4 Ways the Dolphins Can Get Tua and the Passing Attack Rolling

Chris Roling@@Chris_RolingFeatured ColumnistDecember 23, 2020

4 Ways the Dolphins Can Get Tua and the Passing Attack Rolling

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    Chris O'Meara/Associated Press

    The Miami Dolphins stunned the New England Patriots in Week 15, winning 22-12 to move to 9-5 and remain right in the thick of the AFC playoff race. 

    Lost in the hype of a continued passing of the guard in a rivalry, though, was a tough-looking outing from rookie passer Tua Tagovailoa

    He was strictly a game manager, posting a 20-of-26 passing line with one tough red-zone interception and no completions over 15 yards. That said, he rushed for two scores and led two critical touchdown drives in the fourth quarter. 

    For the purposes of offensive balance against better competition (such as the AFC East-leading Buffalo Bills in Week 17) and Tagovailoa's long-term health given his prior injury issues, the Dolphins need to get the passing attack rolling again. 

Feature Myles Gaskin

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    Doug Murray/Associated Press

    One way to provide some balance and take rushing chances out of Tagovailoa's hands is to get the ball back to Myles Gaskin. 

    Gaskin has only appeared in eight games this year and is currently dealing with a knee injury and on the reserve/COVID-19 list, yet Dolphins coaches have trusted him as the workhorse when he's available. He's rushed for 477 yards and two touchdowns on a 3.9 yards-per-carry average, and he has another 32 catches in the passing game on 37 targets. 

    Keep in mind this is considering future opponents, too. Salvon Ahmed going for 122 yards and a score against a bottom-six New England Patriots rushing defense wasn't too shocking, but he's only appeared in four games this year and has caught just seven passes. 

    Returning a workhorse to the lineup and featuring him in the running and passing game should keep defenses guessing and make life easier on Tagovailoa when he has to drop back for deeper looks.

Prioritize TEs

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    Joel Auerbach/Associated Press

    One of the staples when trying to make life easier on a rookie passer tends to be prioritizing big-bodied targets like tight ends, especially when it's time to move the sticks or score outright. 

    But with the Dolphins down starter Mike Gesicki against the New England Patriots, the offense targeted Durham Smythe just five times and Adam Shaheen just twice. 

    Smythe caught all five of his targets, and Shaheen hauled in just one. But the latter is especially perplexing as the so-called bust of a second-round pick by the Chicago Bears in 2017 took his one catch for 15 yards and happens to stand at 6'6", making him quite the target.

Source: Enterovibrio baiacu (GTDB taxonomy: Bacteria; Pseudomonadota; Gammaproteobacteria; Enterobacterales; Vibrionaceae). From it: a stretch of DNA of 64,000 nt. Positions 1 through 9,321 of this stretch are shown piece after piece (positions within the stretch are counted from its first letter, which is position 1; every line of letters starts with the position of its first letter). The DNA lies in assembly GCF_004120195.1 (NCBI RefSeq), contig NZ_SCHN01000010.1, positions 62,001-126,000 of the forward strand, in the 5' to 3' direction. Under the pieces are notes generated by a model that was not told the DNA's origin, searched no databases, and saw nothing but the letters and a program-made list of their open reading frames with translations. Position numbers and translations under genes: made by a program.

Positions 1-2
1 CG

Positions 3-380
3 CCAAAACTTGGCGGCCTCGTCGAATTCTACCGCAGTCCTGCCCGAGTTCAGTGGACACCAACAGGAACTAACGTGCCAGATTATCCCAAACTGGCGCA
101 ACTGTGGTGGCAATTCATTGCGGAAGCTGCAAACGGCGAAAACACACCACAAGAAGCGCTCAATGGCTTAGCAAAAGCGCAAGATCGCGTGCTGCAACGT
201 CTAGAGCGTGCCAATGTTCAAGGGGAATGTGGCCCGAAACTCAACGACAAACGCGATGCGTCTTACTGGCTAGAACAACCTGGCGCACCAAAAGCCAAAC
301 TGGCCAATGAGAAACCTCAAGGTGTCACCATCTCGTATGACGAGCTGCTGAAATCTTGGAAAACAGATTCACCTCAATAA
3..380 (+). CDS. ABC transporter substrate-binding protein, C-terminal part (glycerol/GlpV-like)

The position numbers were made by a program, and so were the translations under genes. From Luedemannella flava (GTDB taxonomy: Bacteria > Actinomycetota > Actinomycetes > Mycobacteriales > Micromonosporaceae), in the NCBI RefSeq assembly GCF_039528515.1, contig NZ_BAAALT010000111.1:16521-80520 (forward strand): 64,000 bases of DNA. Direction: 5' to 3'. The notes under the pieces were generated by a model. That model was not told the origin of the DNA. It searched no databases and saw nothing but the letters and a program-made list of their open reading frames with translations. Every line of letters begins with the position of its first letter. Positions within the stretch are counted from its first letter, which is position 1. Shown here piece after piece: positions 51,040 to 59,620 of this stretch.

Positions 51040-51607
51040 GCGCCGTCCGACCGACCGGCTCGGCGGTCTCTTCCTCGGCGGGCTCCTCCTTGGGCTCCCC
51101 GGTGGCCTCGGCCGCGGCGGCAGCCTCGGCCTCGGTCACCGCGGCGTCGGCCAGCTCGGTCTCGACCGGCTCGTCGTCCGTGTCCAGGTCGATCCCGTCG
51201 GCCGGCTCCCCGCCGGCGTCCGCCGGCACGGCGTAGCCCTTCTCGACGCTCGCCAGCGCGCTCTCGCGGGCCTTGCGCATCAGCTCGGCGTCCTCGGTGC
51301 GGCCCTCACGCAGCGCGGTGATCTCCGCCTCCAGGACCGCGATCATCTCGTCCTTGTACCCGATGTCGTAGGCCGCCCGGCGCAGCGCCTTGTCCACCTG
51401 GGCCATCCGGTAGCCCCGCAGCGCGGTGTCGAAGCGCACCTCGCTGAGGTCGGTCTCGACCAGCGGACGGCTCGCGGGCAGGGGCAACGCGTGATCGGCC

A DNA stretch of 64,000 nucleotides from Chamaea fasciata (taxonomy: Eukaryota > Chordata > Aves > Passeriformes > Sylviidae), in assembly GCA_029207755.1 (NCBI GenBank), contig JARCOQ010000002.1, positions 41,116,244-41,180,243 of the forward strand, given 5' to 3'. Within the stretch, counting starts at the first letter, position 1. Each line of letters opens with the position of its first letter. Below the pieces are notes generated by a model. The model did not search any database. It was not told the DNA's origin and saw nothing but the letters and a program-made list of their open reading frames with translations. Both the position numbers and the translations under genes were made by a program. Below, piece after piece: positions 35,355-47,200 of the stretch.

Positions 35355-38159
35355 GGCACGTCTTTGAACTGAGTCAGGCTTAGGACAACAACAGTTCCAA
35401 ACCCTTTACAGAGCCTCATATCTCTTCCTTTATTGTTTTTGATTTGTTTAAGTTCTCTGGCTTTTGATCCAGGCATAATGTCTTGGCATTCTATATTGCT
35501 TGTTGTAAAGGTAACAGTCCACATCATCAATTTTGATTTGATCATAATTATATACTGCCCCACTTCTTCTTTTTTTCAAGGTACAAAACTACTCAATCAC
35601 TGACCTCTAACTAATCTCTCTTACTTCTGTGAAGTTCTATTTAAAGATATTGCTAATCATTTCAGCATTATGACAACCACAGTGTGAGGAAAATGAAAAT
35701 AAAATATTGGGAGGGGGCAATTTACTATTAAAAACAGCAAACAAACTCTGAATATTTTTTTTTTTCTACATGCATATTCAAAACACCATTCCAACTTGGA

The problem was especially pronounced on Tagovailoa's first-half interception in the red zone when Lynn Bowden Jr. was the target on an ill-advised throw under pressure. 

    Keeping in mind the opponent was merely the 6-8 Patriots, it's important to see tight ends get more run moving forward, especially when Gesicki returns.

    Arguably Tagovailoa's best passing game of the year, which came in a Week 13 win over the Cincinnati Bengals, featured Gesicki and Smythe combining for 11 catches and a score while Gaskin dominated the touches out of the backfield. 

Get Healthy

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    Wilfredo Lee/Associated Press

    It's admirable how tough Tagovailoa hung in there against the Patriots, including on those two lengthy fourth-quarter drives given the lack of targets around him. 

    The Dolphins were missing Gesicki, Gaskin, DeVante Parker, Preston Williams and Jakeem Grant at the skill positions, making for a skeleton crew. His available targets on the ill-fated interception? Bowden, Shaheen, Mack Hollins, Isaiah Ford and Patrick Laird.

    Saying the above was not ideal would be an understatement. 

    Luckily for Tagovailoa, it really is as simple as getting everyone healthy. Parker, the team's leading receiver at 677 yards and four scores, was merely questionable before the win. Gesicki, the owner of 602 yards and six scores, was also questionable and seemed like a game-time decision, too. 

    Get some key players back for the important stretch run, pair that with the other points made here and Tagovailoa should keep learning from mistakes on the fly and developing while winning games. 

Enable More Deep Shots

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    Chris O'Meara/Associated Press

    Tagovailoa's longest pass of the day against the Patriots went for 15 yards. On the season, his yards per pass attempt has squeaked above seven just twice over eight games. 

    Granted, the Patriots dialed up the blitz a ton, so the Dolphins were comfortable getting the ball out fast, especially with a skeleton crew around the quarterback. But with a speedy weapon like Bowden available (and with the Patriots losing cornerback Stephon Gilmore to injury), it's a wonder the offense didn't take more deep shots. 

    Some of that is also on the offensive line with Ereck Flowers missing against the Patriots. But extra chip blockers or better scheming could keep the pocket cleaner for longer, allowing Tagovailoa to push the ball down the field. 

    Better defenses will realize the blitz isn't exactly flustering Tagovailoa and will merely collapse on the short stuff. Deep shots can be the great equalizer that opens up the whole offense, provided the protection up front is right and the coaches trust the rookie to let it fly.